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Change the way you look at things, and the things you look at change,  wrote Wayne Dyer (1940 … ). That is a restatement of Saint Augustine’s (354 AD – 430) famous quote, Faith is to believe what you do not see; the reward of this faith is to see what you believe. Augustine’s statement is more generalized, more powerful, and more open to interpretation. Both quotations are wonderful guides to an individual’s life if that person already has a clear relationship with the realities of his physical and psychological world. Augustine also writes, Such great and wonderful things would never have been done for us by God, if the life of the soul were to end with the death of the body. Why then do I delay? Why do I not abandon my hopes of this world and devote myself entirely to the search for God and for the happy life? There are several untestable assumptions that must be taken on faith before abandoning the reality of this world brings one to a happy life.

A person who is psychologically mature already has good habits for coping with their reality, and can see what will be the changes to be expected by changing the way they look at a situation confronting them. Changing their view will improve the outcome of the ongoing interactions. A person who understands and can apply Nassim Taleb‘s (1960 … ) theory of Antifragile can easily pre-adapt to real-life situations before those events ever become a problem, by choosing actions that will function well no matter which way future reality happens to behave.

Unfortunately, a person who hasn’t developed good coping skills can easily be led astray by Dyer and Augustine’s ideas because of the natural human tendency for confirmation bias. That is, a nonobservant person will project their hopes for what they want to be true onto the natural world, rather than observe the world as it is and adapt their actions to that universal reality. The forces available to the world around us are vastly beyond our scope to influence in general, and yet if we are observant of those natural forces we can influence nearly all of them to benefit our needs.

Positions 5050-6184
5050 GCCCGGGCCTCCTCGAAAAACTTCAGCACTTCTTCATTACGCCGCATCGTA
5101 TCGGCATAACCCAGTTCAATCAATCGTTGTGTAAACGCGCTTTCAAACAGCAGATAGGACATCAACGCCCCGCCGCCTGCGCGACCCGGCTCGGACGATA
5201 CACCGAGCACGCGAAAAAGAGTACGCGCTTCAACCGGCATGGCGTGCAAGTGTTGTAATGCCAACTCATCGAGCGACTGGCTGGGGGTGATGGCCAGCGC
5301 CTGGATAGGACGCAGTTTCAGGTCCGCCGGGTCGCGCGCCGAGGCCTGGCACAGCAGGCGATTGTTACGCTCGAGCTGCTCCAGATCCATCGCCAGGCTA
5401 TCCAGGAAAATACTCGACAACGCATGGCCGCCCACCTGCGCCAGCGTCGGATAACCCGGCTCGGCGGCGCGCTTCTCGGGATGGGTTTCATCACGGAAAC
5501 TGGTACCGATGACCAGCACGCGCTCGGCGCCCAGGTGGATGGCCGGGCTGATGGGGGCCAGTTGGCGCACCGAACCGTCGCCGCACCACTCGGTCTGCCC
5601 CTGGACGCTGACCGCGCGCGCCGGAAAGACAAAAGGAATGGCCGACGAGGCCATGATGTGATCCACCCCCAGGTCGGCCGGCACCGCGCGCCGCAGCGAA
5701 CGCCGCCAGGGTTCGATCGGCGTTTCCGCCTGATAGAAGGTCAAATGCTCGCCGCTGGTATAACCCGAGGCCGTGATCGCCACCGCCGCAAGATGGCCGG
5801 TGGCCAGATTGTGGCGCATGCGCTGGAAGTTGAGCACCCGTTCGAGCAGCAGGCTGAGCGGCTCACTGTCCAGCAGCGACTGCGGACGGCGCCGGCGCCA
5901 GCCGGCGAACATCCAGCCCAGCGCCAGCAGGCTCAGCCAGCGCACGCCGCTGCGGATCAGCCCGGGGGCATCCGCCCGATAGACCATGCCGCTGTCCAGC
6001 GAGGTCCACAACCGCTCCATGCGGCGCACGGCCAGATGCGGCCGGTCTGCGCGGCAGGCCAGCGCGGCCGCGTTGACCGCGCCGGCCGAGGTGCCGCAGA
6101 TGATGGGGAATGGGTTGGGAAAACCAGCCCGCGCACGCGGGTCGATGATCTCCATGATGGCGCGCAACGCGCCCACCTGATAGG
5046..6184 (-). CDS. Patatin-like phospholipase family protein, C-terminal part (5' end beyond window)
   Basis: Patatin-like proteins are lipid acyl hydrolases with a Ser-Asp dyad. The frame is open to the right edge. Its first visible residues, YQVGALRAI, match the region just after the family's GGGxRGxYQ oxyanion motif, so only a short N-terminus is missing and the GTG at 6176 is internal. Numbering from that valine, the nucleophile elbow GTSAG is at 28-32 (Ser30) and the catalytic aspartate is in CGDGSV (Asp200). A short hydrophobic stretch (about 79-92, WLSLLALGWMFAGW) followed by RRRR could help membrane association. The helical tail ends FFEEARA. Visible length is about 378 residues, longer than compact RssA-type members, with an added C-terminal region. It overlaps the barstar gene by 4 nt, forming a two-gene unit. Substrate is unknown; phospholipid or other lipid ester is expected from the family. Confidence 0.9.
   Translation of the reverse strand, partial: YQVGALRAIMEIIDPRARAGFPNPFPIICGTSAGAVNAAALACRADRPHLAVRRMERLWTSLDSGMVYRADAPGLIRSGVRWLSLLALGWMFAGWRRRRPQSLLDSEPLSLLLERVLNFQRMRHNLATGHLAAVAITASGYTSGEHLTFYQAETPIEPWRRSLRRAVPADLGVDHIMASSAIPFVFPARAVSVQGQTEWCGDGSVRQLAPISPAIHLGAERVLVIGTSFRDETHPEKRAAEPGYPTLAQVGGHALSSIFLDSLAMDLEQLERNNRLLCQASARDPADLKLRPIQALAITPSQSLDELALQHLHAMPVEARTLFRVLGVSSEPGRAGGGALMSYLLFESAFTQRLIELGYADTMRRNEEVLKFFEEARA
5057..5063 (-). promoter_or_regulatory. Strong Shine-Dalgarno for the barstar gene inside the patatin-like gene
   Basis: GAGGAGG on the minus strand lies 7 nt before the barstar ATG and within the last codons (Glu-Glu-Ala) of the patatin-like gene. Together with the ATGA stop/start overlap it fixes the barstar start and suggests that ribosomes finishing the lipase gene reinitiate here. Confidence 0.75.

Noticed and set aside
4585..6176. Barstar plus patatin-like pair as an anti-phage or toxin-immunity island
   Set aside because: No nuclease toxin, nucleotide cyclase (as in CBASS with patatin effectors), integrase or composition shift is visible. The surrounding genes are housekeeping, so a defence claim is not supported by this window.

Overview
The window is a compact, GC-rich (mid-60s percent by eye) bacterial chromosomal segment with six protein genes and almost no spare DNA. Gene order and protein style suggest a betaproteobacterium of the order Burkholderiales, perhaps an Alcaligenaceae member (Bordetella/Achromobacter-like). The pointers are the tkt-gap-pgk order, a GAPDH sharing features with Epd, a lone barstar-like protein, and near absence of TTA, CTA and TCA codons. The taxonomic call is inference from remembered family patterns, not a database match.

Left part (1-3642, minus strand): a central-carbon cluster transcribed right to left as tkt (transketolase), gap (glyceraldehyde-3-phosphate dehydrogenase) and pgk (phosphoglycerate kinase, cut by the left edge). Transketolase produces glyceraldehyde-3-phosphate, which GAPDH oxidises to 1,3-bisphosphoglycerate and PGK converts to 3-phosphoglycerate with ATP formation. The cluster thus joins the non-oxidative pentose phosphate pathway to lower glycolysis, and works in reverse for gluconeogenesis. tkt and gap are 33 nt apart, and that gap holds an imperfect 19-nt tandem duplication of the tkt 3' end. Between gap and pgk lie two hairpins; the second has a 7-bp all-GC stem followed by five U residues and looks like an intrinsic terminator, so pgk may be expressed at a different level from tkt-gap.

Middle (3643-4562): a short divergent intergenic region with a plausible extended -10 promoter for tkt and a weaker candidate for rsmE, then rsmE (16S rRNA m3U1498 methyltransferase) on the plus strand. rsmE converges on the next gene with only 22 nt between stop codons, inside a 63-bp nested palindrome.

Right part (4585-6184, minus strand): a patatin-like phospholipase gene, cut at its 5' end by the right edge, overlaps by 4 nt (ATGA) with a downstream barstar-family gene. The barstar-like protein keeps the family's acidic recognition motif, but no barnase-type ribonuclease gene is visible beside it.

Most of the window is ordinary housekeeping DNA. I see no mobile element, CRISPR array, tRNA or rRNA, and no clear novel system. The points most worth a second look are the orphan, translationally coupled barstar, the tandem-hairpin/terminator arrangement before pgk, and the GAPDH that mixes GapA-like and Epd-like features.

The Dark Ages descended upon the Western World when the ideas of Augustine were used to generate ideas in the populace that were based on otherworldly projections of a perfect world. It was a world that would only come to them after they died and went to the postulated Heaven. The downside of this hopeful fantasy was that people lost touch with the world they physically resided within, and slowly the infrastructure provided by the earlier Roman realism deteriorated. The result was an inexorable decline into actual poverty and destitution on a continent-wide scale. It was the discovery of Lucretius ( 99 BC – 55) and other Roman intellectuals in the fourteen hundreds that brought into being the Enlightenment and eventually the rise of modern science-based society.

There is always an artificial hope created in the short sighted public by opportunists for some life better than the one that seems to have been forced upon them. It is a false hope that if you only give these opportunists your money for their fantastic product, you will be more beautiful, more respected and will live forever in some better world. It is believing in something you can not see, and never will see with your eyes, but if you believe deeply enough you can see things in your fantasy reality. The problem is that to follow this false hope means your real life gets degraded, and you have less to give your children, so their life also becomes degraded.

Change the way you see things to conform to reality, and your reality improves.

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